After a slow start this morning, Sunday 18th, and a leisurely hotel breakfast at the Holiday Inn Express at Exeter we set off to visit Berry Pomeroy Castle (English Heritage) near Totnes (now renamed Berty Pomeroy Castle for the duration of this post. We couldn’t resist replacing Berry with Bertie!). I must say it seems a bit strange to be staying in a hotel whilst we have Bertie but these three nights were booked some weeks before Bertie came in to our lives, so here we are!

I am afraid Bertie has been a little poorly yesterday and today and we worried we might need to find some assistance with his waterworks (well he is not as young as he was and you know how it is with us older gents…!) so we made a note of the big caravan dealer by the M5 junction for Monday morning as we drove south on to the M5. What a difference with the lanes and narrow A roads of yesterday. I soon wound Bertie up to his preferred cruising speed of 88kph and switched in the cruise control -52mph and he is happy! All went well until we turned off the main roads after Newton Abbott. They got quite narrow but were quite passable for us but no chance of passing anything else. The views were wonderful though. We arrived at the gate of the road down to Berty Pomeroy Castle – eek! Bertie won’t get through there will he?? I actually got out with a tape measure to check and yes Bertie could fit but only just. Just to make sure I rang the Custodian and explained our predicament. No room to park by the gate, that wasn’t an option – it was squeeze through or give up. ‘No problem’, said Sam the Custodian – the gateway is the narrowest bit and if you fit that you can come down and park easily. Thus emboldened we squeezed Bertie through with Eileen outside to provide additional visual checks on the blind side. Then down a very steep hill in first gear (10kph) with the trees scraping the roof (Sam hadn’t thought about low tree branches). Bertie is definitely the biggest vehicle that could get down there! Bertie was happily parked next to a McLaren in the carpark.

Bertie parked beside a McLaren at Berry Pomeroy

Berty Pomeroy Castle was a real treat – a mixture of late medieval castle and a ruined Elizabethan grand house wedged in to the side of the valley. We stayed here quite a while and loved the way that the old walls have been colonized by such a wealth of plants and ferns. There was a cafe right by the castle, serving Sunday roast dinners. Unfortunately we were unable to enjoy eating here as we were still very full of hotel breakfast. Glad to see this enterprise at an English Heritage site.


Berry Pomeroy Castle Berry Pomeroy Castle Berry Pomeroy Castle

Before we left the car park I thought this would be a good opportunity to have a little look at Bertie’s water works. We were parked in a quiet corner of the car park and the McLaren had gone so I thought no one would mind if he passed a little fresh water!  So we cleared the rear dinette seat and opened up the access to the water tank  – Eileen was quite impressed when she saw just how big his tank is! I withdrew the pump and ran off some water as the tank was rather full. Then tested the power cable connection with my meter to see if there was a voltage across the power supply to the pump. And the pump worked! I think that by pushing the meter probes in to the connector block I had realigned the spade connectors. Bertie is now flowing properly again and is much happier.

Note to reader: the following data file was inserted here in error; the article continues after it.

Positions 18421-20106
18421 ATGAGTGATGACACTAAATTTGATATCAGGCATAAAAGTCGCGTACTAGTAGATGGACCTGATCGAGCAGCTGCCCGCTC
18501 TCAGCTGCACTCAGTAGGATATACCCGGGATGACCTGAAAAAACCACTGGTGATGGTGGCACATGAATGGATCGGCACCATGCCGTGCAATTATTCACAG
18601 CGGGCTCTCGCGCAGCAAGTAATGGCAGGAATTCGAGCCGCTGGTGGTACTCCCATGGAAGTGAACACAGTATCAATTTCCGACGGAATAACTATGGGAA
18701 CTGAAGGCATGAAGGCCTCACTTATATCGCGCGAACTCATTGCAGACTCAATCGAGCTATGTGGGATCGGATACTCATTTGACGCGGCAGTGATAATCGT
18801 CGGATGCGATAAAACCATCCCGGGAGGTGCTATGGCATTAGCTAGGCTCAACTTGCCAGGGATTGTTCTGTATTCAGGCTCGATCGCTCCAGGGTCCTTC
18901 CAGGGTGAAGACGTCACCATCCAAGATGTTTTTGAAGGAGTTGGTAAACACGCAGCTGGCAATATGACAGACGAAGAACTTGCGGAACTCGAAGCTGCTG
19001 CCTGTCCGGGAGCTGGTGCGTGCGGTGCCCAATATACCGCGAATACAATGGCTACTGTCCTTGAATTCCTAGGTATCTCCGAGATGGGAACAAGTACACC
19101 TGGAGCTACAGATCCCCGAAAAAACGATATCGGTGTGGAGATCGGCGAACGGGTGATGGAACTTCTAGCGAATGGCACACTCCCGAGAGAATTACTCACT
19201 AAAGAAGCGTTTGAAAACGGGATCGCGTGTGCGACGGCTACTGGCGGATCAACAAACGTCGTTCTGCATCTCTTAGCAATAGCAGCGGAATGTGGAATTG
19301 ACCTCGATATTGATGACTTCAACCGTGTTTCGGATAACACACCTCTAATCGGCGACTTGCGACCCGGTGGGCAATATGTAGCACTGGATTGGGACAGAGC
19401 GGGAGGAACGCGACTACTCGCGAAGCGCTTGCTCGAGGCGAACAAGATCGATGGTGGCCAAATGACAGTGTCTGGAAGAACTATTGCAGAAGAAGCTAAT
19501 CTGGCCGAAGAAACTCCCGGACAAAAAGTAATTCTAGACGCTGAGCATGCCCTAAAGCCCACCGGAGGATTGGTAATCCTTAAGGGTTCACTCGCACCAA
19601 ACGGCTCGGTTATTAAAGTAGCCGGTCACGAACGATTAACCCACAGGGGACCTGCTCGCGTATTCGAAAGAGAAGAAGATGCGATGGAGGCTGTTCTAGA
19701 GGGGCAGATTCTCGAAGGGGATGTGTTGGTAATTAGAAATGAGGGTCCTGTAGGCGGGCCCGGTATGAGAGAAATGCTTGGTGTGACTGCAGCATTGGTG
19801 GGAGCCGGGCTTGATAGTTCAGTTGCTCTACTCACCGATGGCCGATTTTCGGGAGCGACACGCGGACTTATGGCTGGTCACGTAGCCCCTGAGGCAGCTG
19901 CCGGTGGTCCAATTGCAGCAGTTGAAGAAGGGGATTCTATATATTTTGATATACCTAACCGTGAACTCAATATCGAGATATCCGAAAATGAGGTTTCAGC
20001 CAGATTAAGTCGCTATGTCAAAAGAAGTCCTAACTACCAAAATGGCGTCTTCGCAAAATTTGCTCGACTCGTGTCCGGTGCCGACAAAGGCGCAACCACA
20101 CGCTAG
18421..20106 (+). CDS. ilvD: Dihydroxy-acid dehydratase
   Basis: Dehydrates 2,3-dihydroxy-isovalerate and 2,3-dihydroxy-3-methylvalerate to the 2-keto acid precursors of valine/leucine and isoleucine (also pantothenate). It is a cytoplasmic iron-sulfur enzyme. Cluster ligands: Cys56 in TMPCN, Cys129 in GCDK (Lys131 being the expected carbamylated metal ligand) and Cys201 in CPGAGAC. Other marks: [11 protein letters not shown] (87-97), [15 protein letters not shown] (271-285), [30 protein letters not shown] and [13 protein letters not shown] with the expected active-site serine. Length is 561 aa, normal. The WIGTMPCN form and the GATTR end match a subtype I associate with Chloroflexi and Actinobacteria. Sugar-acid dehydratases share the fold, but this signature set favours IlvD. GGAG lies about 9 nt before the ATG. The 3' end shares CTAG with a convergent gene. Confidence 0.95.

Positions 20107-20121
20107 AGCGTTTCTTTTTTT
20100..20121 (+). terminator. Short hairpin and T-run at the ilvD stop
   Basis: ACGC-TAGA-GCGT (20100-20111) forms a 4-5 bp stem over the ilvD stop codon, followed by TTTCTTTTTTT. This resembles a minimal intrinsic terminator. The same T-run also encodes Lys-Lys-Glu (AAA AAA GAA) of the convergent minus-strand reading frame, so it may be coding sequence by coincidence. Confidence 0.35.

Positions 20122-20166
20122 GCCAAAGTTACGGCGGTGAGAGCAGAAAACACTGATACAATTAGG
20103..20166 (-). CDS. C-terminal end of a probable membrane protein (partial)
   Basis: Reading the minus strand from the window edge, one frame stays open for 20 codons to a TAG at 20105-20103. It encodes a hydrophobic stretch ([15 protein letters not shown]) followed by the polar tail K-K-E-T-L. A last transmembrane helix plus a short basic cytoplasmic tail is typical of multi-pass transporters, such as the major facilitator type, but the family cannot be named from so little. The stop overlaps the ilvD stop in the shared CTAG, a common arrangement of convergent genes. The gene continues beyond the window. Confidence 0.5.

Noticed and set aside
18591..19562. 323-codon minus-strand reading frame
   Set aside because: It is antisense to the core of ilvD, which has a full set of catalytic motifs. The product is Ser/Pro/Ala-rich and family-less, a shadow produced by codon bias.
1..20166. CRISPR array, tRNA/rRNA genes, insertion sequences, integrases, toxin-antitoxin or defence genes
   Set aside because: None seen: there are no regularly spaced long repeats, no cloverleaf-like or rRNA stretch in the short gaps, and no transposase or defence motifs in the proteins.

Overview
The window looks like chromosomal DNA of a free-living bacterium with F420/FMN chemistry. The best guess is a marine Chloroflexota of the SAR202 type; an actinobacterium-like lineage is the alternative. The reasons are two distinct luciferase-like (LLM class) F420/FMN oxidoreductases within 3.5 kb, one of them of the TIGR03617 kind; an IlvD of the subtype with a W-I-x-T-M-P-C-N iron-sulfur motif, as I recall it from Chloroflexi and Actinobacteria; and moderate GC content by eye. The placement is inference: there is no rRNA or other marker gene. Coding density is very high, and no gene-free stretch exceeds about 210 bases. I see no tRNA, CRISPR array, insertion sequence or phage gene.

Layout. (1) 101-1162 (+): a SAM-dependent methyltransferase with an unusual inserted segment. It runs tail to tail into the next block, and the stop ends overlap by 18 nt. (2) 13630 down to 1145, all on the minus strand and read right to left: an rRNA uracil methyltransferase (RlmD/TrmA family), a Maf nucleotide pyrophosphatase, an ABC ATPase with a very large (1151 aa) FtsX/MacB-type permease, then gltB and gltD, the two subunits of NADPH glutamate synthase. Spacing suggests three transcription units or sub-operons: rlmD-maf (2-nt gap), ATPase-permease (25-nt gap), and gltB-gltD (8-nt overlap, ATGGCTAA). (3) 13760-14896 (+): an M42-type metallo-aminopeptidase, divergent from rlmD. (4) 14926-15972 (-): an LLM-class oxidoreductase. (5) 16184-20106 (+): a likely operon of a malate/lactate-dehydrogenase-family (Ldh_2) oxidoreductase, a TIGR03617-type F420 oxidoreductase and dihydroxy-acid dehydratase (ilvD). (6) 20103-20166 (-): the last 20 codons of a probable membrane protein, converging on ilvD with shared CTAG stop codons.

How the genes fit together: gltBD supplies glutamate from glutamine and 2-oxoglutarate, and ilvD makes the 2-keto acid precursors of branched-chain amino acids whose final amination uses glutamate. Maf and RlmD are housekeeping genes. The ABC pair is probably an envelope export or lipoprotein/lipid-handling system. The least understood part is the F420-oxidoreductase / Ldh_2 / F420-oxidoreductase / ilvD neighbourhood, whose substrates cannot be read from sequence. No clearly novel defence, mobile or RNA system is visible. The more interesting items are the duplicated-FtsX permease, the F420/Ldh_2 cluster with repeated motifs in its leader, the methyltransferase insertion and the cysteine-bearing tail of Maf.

It was leaving here that we made a huge mistake in trusting Lucy (sat nav) to take us to visit Parke (NT parkland near Bovey Tracy). It should have been a quick easy drive of about 18 miles. The first eight of those miles were awful as we had ventured into a network of narrow and high-hedged lanes. Once we started we had to continue as there was no way to return. The first few miles were narrow, steep and twisty but there was a little room either side of Bertie and when we met other traffic it was possible use passing places carefully without too much reversing etc. However that all changed after Broadhelmston where the hedge sides were not so neatly trimmed and narrowed amazingly so that BOTH hedges rubbed against Bertie and both mirrors were pushing through the leaves! We drove over five miles like this – we were both far too stressed to try and film it although there is a still photo below of the lane before it became really narrow. Then suddenly we were out on the A30 dual carriageway and wow that was such a contrast. Suddenly we could make progress again – firstly to a fuel station for lots of nerve-calming chocolate. Never again will we trust the sat nav in Devon. As soon as I can I will upgrade to the special motorhome version of Sygic. I would have thought twice about taking my car along that route!

The lanes get much narrower than this
This lane become much narrower than this and the hedges higher and unkempt.

Parke was pleasant and we had a nice de-stressing walk along the young River Dart to the medieval weir. Then a nice meal in Bertie in the car park before heading back to Exeter for our  last hotel night.

The photo below is at Parke, a young tree on the riverbank in the afternoon light. The river water was wonderfully clear.

Medieval Weir at Parke

Total distance today (and yesterday!): 211 kms
Total distance this trip: 767 kms
Odomoter Reading: 112,489 kms

Berty Pomeroy Castle
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